French priest Pierre Teilhard de Chardin, who lived in the first half of the 20th century, was quoted as saying, “We are not human beings having a spiritual experience. We are spiritual beings having a human experience.”
If we stop and think about what our faith teaches, de Chardin’s statement is obvious. The Church teaches that at the moment of our conception, God infused our physical being with an eternal, supernatural soul. Once our bodies die and see corruption (don’t forget what they repeatedly say on Ash Wednesday: “Remember Man that you are dust and to dust you shall return”), our supernatural souls will live on forever, either in the joyful presence of God or in a despairing separation from Him.
So, if our souls are going to exist for far longer than a billion times a trillion years, while our bodies are going to live for 60, 80, or if we’re really lucky, 100 years, then it’s pretty obvious which is more important, our spirits or our flesh. When you compare an infinity of centuries to one century at best, our spirits win in a landslide. It’s not even close.
With this in mind, how do most people, including many professing Christians, live their lives nowadays? Well, if you’ve been paying attention, you know that we live as if our natural, physical existence was all there is. OK, maybe some folks pause to get in touch with their spiritual side for an hour on Sunday mornings. (Or if you’re like me and your mind tends to wander, 20 minutes tops.)
For those of us who claim to believe in God and profess that the core doctrines of the Church are true, why do we spend so much of our time and energy focused on fleeting, natural things, and all but ignore our soul, our spirit, and the eternal world?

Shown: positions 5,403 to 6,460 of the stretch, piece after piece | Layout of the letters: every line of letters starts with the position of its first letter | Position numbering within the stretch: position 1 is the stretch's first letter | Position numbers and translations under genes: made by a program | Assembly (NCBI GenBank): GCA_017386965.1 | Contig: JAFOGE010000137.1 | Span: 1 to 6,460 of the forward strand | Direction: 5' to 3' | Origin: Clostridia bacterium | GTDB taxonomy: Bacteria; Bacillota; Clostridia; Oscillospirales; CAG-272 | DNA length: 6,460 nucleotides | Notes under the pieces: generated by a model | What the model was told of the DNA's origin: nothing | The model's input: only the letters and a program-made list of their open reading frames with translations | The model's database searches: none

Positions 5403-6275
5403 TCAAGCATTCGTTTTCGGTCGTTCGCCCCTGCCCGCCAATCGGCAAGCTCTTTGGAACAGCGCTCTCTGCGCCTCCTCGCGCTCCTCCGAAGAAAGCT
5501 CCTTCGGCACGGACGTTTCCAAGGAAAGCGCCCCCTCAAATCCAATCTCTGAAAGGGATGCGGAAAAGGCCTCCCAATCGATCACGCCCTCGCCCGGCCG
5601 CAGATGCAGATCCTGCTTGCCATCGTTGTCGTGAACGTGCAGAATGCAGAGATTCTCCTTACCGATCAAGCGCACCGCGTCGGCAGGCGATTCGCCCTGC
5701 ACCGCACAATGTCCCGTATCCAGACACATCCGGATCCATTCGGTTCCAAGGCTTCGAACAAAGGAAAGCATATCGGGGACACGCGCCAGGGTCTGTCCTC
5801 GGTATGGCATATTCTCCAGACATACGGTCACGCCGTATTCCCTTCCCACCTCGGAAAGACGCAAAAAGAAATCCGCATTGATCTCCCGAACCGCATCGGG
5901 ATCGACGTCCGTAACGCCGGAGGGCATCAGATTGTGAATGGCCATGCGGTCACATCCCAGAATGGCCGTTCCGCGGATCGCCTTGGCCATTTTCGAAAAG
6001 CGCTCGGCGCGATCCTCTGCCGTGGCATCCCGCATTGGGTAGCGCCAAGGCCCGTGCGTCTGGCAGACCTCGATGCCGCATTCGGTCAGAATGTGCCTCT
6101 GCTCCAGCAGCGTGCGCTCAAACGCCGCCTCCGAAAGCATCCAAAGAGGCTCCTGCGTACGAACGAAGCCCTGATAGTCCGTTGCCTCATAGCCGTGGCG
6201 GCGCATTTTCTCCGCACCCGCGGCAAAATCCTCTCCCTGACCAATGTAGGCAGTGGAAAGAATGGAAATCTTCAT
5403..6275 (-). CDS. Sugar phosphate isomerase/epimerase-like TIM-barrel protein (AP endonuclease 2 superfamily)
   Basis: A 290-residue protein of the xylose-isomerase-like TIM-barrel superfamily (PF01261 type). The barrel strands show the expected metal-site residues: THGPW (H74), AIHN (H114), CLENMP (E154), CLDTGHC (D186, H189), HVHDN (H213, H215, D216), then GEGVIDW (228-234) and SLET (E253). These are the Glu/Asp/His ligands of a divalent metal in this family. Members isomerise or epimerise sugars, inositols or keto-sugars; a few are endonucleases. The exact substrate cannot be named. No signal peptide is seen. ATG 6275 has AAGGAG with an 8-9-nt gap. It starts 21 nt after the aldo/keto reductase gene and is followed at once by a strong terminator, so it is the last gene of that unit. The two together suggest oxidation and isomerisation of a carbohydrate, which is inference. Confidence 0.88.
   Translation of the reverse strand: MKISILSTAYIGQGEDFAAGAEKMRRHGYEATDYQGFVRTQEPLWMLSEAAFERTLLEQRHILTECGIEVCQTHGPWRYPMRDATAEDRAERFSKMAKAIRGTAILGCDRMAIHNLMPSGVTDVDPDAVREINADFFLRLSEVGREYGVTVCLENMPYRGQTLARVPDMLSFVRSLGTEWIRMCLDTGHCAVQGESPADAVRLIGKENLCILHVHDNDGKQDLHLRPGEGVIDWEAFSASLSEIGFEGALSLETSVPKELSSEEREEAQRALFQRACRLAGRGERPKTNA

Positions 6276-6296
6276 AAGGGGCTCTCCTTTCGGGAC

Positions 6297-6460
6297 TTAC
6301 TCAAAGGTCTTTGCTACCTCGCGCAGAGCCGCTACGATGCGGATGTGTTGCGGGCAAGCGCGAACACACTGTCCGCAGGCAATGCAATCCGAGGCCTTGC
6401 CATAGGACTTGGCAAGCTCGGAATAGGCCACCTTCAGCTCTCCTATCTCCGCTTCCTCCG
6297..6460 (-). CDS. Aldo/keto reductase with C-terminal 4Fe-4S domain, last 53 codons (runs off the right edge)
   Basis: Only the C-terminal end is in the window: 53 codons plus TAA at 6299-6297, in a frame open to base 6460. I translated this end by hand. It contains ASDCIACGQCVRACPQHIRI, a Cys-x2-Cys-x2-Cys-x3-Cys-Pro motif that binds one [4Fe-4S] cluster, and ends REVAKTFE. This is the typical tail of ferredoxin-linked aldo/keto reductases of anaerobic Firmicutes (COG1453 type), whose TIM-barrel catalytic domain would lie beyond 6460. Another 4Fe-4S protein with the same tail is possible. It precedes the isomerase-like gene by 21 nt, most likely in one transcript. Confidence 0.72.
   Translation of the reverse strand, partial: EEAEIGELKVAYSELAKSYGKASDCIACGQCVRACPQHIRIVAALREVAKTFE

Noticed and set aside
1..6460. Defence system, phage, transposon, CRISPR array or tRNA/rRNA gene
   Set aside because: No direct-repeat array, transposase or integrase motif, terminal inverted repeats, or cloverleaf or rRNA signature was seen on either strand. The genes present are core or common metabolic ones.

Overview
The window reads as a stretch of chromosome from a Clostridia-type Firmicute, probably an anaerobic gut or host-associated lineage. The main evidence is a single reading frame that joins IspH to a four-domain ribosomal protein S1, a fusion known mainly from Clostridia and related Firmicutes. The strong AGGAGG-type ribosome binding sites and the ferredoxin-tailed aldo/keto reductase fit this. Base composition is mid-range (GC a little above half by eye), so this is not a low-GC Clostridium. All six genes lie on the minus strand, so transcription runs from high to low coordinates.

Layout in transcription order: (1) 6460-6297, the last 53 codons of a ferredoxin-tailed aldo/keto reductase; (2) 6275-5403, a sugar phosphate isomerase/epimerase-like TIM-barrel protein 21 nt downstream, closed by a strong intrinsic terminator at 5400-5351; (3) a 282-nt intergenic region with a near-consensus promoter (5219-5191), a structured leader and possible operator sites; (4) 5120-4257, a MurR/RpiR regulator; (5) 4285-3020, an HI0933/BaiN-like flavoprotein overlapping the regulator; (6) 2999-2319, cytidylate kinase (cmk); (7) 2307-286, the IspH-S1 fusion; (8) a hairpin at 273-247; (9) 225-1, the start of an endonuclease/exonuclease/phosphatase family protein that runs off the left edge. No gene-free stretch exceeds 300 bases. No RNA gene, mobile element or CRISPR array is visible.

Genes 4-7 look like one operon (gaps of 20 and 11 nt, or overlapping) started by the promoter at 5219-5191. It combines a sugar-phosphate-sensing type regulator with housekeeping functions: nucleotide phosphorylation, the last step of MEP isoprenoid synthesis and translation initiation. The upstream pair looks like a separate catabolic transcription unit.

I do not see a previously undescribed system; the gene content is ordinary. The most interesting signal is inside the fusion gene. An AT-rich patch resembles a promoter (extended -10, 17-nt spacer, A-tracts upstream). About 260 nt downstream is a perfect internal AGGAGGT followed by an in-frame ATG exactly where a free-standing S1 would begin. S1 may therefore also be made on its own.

Well, that’s an easy one. It’s because focusing on the natural world is the path of least resistance. As our science teachers taught us many years ago, all of Nature seeks the path of least resistance. This is fine when you’re applying the laws of physics to, say, an exhaust fan or a water pump (as I do regularly in my HVAC engineering sales job). But following the path of least resistance is a poor way to develop a strong spiritual life.
What exactly do I mean by the path of least resistance? First, let’s consider what life was like in a bygone era, for example, the 18th century. People woke up, went to work, came home, had dinner, and then during the time between dinner and bed, there were a few hours to light a candle and sit and talk. Or sit and read. Or sit and pray. It was quiet and there was plenty of time to ponder deep things, such as Why did God make me? What is my purpose in life? Where am I going?
Nowadays, we are surrounded by distractions: TVs, smartphones, iPads, computers, playlists, earbuds, websites, social media, video games, etc. It is rarely quiet and we never ponder anymore.
(Full disclosure: as I type this essay, I’m on the couch with my laptop, and the TV on the wall is showing an NFL game. The iPad on the coffee table has a baseball game. Next to me on the couch are my computer mouse, the TV remote, my iPhone, and the case that holds my earbuds. I am lamenting the loss of solitude and ponder-time, while sitting here up to my ear holes in noisy distractions. So yeah, most of the time the main point of these essays is to encourage myself.)
The path of least resistance allows a slew of electronic distractions to dominate our waking hours. We don’t have time to ponder, we don’t have time to pray, we don’t have time to listen to God’s quiet voice trying to speak to our souls. The path of least resistance causes us to be “spiritual beings having a human experience” who promptly lock our spirits in a vault and throw away the key.
We really need to stop drifting along on the path of least resistance. (And by “we” I mean “me.”) We need to do the difficult thing and turn off the electronic gizmos once in a while and learn how to ponder. After all, if we really are spiritual beings dwelling temporarily inside earthly bodies, our spirits need to grow and mature. I mean, who wants to arrive at the gates of Heaven with a spirit that flunked out of Kindergarten?